“I love leggings, but never knew which ones offered the most bang for your buck,” she said. “As fall approached, I figured readers would be preparing to buy leggings -- and would also want to know. I sourced ideas for which brands to include from our staff and community group.”
Darrell did some quick keyword research for relevant keywords. He suggested making “best leggings for women” the primary keyword, since it also included “best leggings” -- which had a high search volume -- in the keyphrase.
Since October, the article has amassed nearly 85,000 pageviews. We currently rank #2 for “best leggings” (8,100 searches per month) and #4 for “best leggings for women” (1,900 searches per month).
This article also generated a lot of conversation among readers in the comment section. It was an all-around helpful and fun piece of content.
We Put the Focus Back on Link Building
In 2016, we expanded our media relations and social media teams. The former helped secure placements and earn white-hat links from the recognition, and the latter helped broaden our reach and increase the number of sites that link to us.
The quality of our content played a big factor in getting solid links -- other sites tend to link to content they are comfortable being associated with.
We also explored question-and-answer sites. Posting on Q&A networks like Quora and Yahoo Finance is an excellent way to build quality backlinks. The benefit is twofold: We get to build links on authority sites and help people by answering questions and offering quality information to users.
Jacquelyn, one of our editorial interns, has helped us build links on Quora. Unlike Yahoo Finance, where you have to post high-level material for a while before you have the ability to add a link, you can start answering questions and adding links on Quora right away.
Under the guidance of Darrell, Jacquelyn browses through different personal finance and money-saving topics. In this example, she responded to a question about the biggest daily waste of money:
Wikipedia has a vetting process to ensure you’re adding solid sources to its entries. We’re being good citizens of the web and editing existing articles for clarity and grammar. Once we get a few under our belt, we’re going to add some of our articles to relevant entries with broken links.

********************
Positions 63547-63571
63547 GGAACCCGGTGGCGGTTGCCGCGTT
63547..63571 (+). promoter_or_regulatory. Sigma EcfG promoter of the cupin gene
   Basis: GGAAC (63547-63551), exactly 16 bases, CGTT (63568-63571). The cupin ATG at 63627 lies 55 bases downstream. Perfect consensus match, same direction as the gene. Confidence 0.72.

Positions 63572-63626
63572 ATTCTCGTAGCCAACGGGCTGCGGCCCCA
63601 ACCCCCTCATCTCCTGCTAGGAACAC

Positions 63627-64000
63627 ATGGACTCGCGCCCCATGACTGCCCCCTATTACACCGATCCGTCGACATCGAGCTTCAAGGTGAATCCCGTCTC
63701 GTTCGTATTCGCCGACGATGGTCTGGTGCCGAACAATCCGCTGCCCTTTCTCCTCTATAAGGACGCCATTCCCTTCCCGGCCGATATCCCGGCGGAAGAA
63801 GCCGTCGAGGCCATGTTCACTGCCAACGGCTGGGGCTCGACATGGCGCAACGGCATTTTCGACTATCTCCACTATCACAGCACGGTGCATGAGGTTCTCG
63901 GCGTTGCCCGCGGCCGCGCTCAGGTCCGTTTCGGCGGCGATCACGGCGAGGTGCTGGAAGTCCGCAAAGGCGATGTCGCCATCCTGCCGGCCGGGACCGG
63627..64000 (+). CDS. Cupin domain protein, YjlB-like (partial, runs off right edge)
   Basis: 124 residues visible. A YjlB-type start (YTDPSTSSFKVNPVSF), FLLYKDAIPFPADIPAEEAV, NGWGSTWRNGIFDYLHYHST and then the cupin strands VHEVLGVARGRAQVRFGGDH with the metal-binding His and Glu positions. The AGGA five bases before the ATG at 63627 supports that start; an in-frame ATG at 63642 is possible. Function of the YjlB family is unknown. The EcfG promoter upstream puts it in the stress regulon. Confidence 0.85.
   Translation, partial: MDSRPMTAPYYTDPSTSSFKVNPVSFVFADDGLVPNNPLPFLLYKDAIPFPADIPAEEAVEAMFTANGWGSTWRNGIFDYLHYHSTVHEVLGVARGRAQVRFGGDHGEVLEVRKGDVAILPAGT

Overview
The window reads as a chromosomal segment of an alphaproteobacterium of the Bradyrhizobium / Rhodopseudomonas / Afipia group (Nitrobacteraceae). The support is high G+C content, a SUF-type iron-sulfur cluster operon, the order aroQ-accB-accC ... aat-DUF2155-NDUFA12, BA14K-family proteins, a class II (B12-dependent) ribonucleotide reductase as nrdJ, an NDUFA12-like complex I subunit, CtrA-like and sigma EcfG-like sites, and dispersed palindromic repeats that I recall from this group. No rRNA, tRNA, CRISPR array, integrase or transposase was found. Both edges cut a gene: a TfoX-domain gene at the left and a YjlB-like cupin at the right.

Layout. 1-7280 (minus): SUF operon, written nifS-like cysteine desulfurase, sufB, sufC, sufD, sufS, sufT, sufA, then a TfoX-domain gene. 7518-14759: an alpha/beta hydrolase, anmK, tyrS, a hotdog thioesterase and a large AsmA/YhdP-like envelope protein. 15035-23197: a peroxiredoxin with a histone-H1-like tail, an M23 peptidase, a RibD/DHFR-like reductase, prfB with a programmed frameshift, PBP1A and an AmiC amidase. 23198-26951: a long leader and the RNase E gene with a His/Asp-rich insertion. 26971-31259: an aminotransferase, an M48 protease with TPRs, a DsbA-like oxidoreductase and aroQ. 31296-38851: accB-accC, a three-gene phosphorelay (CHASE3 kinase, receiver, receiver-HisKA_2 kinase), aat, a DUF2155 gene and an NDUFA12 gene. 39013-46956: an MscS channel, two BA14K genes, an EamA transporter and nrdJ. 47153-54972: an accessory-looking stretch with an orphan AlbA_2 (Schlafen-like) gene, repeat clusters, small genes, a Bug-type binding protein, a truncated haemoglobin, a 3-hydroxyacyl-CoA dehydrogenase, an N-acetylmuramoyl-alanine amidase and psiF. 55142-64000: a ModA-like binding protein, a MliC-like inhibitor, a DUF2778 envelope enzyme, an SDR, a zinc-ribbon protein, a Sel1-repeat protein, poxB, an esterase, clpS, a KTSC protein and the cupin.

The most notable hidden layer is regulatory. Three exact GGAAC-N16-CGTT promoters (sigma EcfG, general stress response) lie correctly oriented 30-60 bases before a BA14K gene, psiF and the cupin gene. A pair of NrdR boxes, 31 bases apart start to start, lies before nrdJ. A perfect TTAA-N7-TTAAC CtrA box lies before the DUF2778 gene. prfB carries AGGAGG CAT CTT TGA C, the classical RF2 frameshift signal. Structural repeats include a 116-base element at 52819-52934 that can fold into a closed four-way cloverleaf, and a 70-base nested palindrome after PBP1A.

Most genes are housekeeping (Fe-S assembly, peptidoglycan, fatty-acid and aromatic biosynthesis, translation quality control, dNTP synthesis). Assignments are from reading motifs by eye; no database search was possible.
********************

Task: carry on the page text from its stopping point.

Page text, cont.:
WikiGrabber is a free tool designed to help you find broken links on Wikipedia. Simply enter a keyphrase -- say, student loans -- and the tool will pull related entries with broken links or ones that need sources.
We Made The Penny Hoarder AMP-Friendly
Our biggest SEO decision of 2016 was implementing AMP.
In Oct. 2015, Google announced the Accelerated Mobile Pages Project, otherwise known as AMP. According to the official Google blog, the goal of AMP is to improve the mobile web experience:
“We want webpages with rich content like video, animations and graphics to work alongside smart ads, and to load instantaneously. We also want the same code to work across multiple platforms and devices so that content can appear everywhere in an instant -- no matter what type of phone, tablet or mobile device you’re using.”
In March, our web developer, Branndon, implemented Google AMP on our site. We installed the AMP plugin for WordPress, which helps all our posts have AMP-compatible versions.
A couple months after installing the plugin, Darrell pointed out a few errors. He and Branndon put a fix in place and worked on any remaining errors manually.
That was in early September. Here’s a fun screenshot to illustrate how we’ve done since then. :)
More than 80% of our traffic on The Penny Hoarder comes from mobile devices.
The future of the web is mobile. Being an early adopter of AMP was smart, and I’m glad we leaned into it.
Did you experience any big traffic wins this year? Are you doing anything different to get more site traffic? Let me know in the comments!
Kyle Taylor is the founder and CEO of Taylor Media / The Penny Hoarder, one of the largest personal finance websites with 15+ million monthly readers. In 2016, the Inc. 5000 ranked The Penny Hoarder the 32nd fastest-growing private company and the #1 fastest-growing media company in the United States. You can read his last article on LinkedIn, “3 Major Startup Trends We’re Ignoring -- and How It’s Helping Us Grow.”